September 16, 1921|
Castrogiovanni (Enna), Sicily, Italy
|Died||July 19, 1990
|Pen name||Franco Enna|
|Occupation||novelist, poet, playwright, journalist|
|Genre||Detective fiction, Science fiction, etc|
Franco Enna was the best known pseudonym of Francesco Cannarozzo, an Italian writer. He was born in Castrogiovanni (now known as Enna), Sicily, on the 16 September 1921, the son of a police sergeant, and died at Lugano, Switzerland, on 19 July 1990. For his work, he was awarded the Eunus Prize by the Kiwanis Club of Enna, in 1986.
Francesco Cannarozzo was a poet, a playwright, a journalist, and a prolific writer of detective novels and science fiction. He was best known as Franco Enna, but also wrote under his true name as well as many English pseudonyms, including Lou Happings, Andrew Maxwell, James Douglas, Thomas Freed, Richard Shell, Lewis Allen Scott, Herry Graham, Max Reditone, and Carlton Gibbs.
Much of his work was published in the science fiction magazine Urania. He became very well known among science fiction fans following the publication in Urania of his novel L'astro lebbroso in March 1955.
His early detective novels were largely set in foreign locations, but in the 1970s he moved to more familiar Italian locales, notably in Mamma lupara ("Mother shotgun") published in 1972, and in the series of books about Federico Sartori. Franco Enna came to be known as the writer who "provincialised" Italian crime fiction. Italo Calvino and Alberto Savinio had said that the Italian countryside could not be the background to a thriller. Enna used the format of a detective novel as an opportunity to show his view of the world. Sicily became the perfect setting to tell stories filled with intrigue and steeped in passion.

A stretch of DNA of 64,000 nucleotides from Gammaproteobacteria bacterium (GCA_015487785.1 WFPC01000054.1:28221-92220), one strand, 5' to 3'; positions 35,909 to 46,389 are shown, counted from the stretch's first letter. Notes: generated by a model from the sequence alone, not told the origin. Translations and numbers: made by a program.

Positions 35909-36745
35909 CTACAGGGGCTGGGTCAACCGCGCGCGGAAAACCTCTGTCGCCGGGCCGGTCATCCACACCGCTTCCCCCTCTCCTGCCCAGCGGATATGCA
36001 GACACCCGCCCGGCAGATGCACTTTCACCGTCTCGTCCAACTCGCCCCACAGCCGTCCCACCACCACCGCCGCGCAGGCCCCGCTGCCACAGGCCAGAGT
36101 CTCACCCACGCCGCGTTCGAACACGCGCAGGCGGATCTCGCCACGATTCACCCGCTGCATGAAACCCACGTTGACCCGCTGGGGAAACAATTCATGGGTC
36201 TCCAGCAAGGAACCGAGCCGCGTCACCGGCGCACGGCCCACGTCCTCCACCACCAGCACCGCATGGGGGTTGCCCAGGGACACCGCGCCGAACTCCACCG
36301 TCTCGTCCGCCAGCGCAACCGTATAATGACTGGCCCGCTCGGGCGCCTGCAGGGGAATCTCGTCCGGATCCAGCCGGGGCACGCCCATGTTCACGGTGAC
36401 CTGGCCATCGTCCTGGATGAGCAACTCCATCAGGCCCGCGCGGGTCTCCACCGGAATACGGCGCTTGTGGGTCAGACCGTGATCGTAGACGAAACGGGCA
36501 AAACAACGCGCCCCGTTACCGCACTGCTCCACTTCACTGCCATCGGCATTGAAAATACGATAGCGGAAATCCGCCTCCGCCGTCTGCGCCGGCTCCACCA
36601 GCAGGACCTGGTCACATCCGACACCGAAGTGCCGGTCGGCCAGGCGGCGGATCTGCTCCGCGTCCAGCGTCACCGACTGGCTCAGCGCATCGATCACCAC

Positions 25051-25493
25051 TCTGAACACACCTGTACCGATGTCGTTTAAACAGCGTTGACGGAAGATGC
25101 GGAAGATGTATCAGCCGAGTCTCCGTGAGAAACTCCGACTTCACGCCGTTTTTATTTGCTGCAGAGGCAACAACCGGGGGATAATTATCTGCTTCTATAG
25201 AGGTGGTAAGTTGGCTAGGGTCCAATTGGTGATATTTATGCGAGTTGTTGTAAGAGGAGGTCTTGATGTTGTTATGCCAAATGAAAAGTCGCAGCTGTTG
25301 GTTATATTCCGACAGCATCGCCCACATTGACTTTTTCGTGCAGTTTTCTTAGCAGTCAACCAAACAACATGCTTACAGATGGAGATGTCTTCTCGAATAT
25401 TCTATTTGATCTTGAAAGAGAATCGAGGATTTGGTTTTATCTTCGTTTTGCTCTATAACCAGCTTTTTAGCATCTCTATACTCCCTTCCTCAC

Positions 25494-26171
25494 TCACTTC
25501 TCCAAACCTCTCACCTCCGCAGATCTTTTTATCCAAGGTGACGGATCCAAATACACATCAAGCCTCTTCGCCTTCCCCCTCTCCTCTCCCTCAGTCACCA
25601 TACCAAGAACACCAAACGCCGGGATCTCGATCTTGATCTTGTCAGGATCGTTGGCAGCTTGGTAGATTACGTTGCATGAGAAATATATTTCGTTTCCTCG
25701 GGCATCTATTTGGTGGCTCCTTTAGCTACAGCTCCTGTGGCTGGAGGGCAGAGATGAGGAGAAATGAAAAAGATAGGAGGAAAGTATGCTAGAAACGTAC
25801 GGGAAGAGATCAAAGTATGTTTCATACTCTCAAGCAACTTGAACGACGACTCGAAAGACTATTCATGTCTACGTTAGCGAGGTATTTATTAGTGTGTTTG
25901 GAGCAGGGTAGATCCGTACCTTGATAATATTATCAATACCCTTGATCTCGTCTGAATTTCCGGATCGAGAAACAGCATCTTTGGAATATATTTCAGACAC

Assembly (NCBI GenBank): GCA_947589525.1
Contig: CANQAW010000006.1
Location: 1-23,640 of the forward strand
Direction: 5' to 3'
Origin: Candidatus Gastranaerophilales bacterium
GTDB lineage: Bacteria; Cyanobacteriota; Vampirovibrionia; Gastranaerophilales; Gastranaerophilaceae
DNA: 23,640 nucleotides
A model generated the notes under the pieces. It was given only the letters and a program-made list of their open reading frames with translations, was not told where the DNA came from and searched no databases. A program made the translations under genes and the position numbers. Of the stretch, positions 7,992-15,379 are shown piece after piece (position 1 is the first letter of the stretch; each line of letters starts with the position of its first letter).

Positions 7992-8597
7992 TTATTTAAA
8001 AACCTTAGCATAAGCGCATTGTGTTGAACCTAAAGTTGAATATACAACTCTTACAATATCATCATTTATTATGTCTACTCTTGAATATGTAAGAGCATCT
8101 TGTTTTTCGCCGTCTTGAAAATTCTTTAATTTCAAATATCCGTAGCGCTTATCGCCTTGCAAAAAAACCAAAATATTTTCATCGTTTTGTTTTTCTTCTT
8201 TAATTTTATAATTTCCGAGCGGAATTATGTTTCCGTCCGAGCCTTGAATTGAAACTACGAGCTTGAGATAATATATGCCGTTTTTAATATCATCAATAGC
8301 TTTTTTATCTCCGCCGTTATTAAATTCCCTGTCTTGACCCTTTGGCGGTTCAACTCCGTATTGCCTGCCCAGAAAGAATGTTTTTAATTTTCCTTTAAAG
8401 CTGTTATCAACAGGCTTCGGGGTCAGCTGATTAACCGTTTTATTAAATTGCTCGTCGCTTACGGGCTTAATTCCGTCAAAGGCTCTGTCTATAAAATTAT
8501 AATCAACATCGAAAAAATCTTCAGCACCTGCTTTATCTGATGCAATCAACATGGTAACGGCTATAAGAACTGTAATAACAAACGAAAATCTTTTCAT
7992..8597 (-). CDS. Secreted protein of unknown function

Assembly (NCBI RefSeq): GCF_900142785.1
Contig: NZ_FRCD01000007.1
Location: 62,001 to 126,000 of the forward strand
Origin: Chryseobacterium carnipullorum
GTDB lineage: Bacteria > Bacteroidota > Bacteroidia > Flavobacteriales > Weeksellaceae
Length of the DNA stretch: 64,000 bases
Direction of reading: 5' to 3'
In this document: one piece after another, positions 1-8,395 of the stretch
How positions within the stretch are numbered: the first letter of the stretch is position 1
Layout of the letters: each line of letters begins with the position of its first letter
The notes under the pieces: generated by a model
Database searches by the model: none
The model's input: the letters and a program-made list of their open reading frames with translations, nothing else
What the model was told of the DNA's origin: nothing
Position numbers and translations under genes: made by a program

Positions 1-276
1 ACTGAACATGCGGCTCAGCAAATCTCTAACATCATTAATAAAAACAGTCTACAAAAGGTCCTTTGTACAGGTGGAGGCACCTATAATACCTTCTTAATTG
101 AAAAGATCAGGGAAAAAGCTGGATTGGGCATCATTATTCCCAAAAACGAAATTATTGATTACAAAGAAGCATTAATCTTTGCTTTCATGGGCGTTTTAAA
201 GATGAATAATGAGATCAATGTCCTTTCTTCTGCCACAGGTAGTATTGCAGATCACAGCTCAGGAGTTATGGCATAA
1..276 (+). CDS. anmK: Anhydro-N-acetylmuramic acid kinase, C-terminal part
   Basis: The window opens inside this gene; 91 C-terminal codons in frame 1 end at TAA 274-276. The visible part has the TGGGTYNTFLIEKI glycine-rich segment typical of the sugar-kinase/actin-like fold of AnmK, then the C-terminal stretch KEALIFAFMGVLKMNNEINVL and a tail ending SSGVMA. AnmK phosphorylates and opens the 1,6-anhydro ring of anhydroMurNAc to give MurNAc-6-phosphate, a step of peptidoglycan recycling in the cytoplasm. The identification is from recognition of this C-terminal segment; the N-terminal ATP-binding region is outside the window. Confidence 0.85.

Enna's best known character was inspector Federico Sartori, a Sicilian police officer plagued by incurable nostalgia, who was led easily by adventure and by love through intricate and compelling stories. Around this character Franco Enna developed a wealth of fictional episodes which had considerable public success and earned him the nickname of "the Italian Simenon".
- La Voce Dell’Isola, January/February 2009,Culture section, page 26
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